La risata (1911, The Laugh) is considered his first truly Futurist work. He had fully parted with Divisionism, and now focused on the sensations derived from his observation of modern life. Its public reception was quite negative, compared unfavorably with Three Women, and it was defaced by a visitor, running his fingers through the still fresh paint. Subsequent criticism became more positive, with some considering the painting a response to Cubism. It was purchased by Albert Borchardt, a German collector who acquired 20 Futurist works exhibited in Berlin, including The Street Enters the House (1911) which depicts a woman on a balcony overlooking a busy street. Today the former also is owned by the Museum of Modern Art, and the latter by the Sprengel Museum in Hanover.
Umberto Boccioni spent much of 1911 working on a trilogy of paintings titled "Stati d'animo" ("States of Mind"), which he said expressed departure and arrival at a railroad station - The Farewells, Those Who Go, and Those Who Stay. They are cited as defining the vastness and infinite possibility of Futurist painting and sculpture, and liberated from the academic frigidity of Cubism. Critics have claimed that he captured a "universal sensation," and today they are considered the summit of the Futurist aesthetic - "The atmosphere is literally shattered." All three paintings were originally purchased by Futurist manifesto poet Filippo Tommaso Marinetti, until Nelson Rockefeller acquired them from his widow and later donated them to the Museum of Modern Art in New York.
Beginning in 1912, with Elasticità or Elasticity, depicting the pure energy of a horse, captured with intense chromaticism, he completed a series of Dynamist paintings: Dinamismo di un corpo umano (Human Body), ciclista (Cyclist), Foot-baller, and by 1914 Dinamismo plastico: cavallo + caseggiato (Plastic Dynamism: Horse + Houses).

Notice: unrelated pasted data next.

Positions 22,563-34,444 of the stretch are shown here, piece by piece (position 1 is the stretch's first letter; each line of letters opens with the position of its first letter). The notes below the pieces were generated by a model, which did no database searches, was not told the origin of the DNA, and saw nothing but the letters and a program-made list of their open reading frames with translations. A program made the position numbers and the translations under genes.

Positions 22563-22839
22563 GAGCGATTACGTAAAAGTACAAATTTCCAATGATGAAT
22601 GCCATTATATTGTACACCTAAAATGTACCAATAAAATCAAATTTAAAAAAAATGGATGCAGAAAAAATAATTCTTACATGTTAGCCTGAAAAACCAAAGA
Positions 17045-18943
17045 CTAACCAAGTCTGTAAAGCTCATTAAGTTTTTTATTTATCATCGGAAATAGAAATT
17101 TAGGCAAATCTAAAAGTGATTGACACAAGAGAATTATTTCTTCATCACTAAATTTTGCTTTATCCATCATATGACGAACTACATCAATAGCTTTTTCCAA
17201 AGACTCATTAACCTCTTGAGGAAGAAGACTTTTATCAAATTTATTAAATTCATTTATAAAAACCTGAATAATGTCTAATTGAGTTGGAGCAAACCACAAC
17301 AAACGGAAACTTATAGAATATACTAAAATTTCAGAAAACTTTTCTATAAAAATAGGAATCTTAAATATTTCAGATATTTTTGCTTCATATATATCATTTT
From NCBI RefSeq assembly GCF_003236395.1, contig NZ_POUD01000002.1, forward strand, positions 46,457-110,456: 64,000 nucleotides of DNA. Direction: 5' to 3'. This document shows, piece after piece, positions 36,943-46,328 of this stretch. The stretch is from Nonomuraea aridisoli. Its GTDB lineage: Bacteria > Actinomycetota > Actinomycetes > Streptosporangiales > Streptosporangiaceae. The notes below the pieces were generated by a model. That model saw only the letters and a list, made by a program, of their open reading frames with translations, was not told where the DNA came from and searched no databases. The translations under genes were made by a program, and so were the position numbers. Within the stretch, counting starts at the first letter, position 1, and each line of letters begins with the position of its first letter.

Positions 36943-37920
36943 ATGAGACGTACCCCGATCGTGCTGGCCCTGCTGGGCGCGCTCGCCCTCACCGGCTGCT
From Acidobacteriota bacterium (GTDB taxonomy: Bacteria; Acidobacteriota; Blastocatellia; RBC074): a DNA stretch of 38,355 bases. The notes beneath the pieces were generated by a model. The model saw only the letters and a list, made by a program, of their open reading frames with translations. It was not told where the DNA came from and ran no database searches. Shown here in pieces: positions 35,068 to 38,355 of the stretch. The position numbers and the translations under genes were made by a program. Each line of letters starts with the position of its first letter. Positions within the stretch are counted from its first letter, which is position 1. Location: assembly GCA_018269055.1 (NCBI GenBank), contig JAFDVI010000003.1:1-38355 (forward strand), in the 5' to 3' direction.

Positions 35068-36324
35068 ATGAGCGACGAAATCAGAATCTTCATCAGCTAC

While continuing this focus, he revived his previous interest in portraiture. Beginning with L'antigrazioso (The antigraceful) in 1912 and continuing with I selciatori (The Street Pavers) and Il bevitore (The Drinker) both in 1914.
In 1914 Boccioni published his book, Pittura, scultura futuriste (Futurist Painting and Sculpture), which caused a rift between himself and some of his Futurist comrades. As a result, perhaps, he abandoned his exploration of Dynamism, and instead sought further decomposition of a subject by means of colour. With Horizontal Volumes in 1915 and the Portrait of Ferruccio Busoni in 1916, he completed a full return to figurative painting. Perhaps fittingly, this last painting was a portrait of the maestro who purchased his first Futurist work, The City Rises.
Spiral Expansion of Muscles in Action, plaster, photograph published in 1914 and 1919, in Cubists and Post-Impressionism, by Arthur Jerome Eddy, and exhibited at Erster deutscher Herbstsalon, Berlin 1913, Herwarth Walden, titled Spiralförmige ausdehnung von muskeln in bewegung. Published 1913 catalogue by Der Sturm in Berlin
The writing of his Manifesto of Futurist Sculpture, published in April 1914, was Boccioni's intellectual and physical launch into sculpture, as there are no known works before this period. Much of his experimental work from late 1912-1913 was destroyed, including pieces relating to contemporaneous paintings, which are known only through photographs.
Yet by the end of 1913 he had completed what is considered his masterpiece, Forme uniche della continuità nello spazio (Unique Forms of Continuity in Space), in wax. His goal for the work was to depict a "synthetic continuity" of motion, instead of an "analytical discontinuity" that he saw in such artists as František Kupka and Marcel Duchamp. During his life, the work only existed as a plaster cast. It was first cast in bronze in 1931. This sculpture has been the subject of extensive commentary, and in 1998 it was selected as the image to be engraved on the back of the Italian 20-cent euro coin.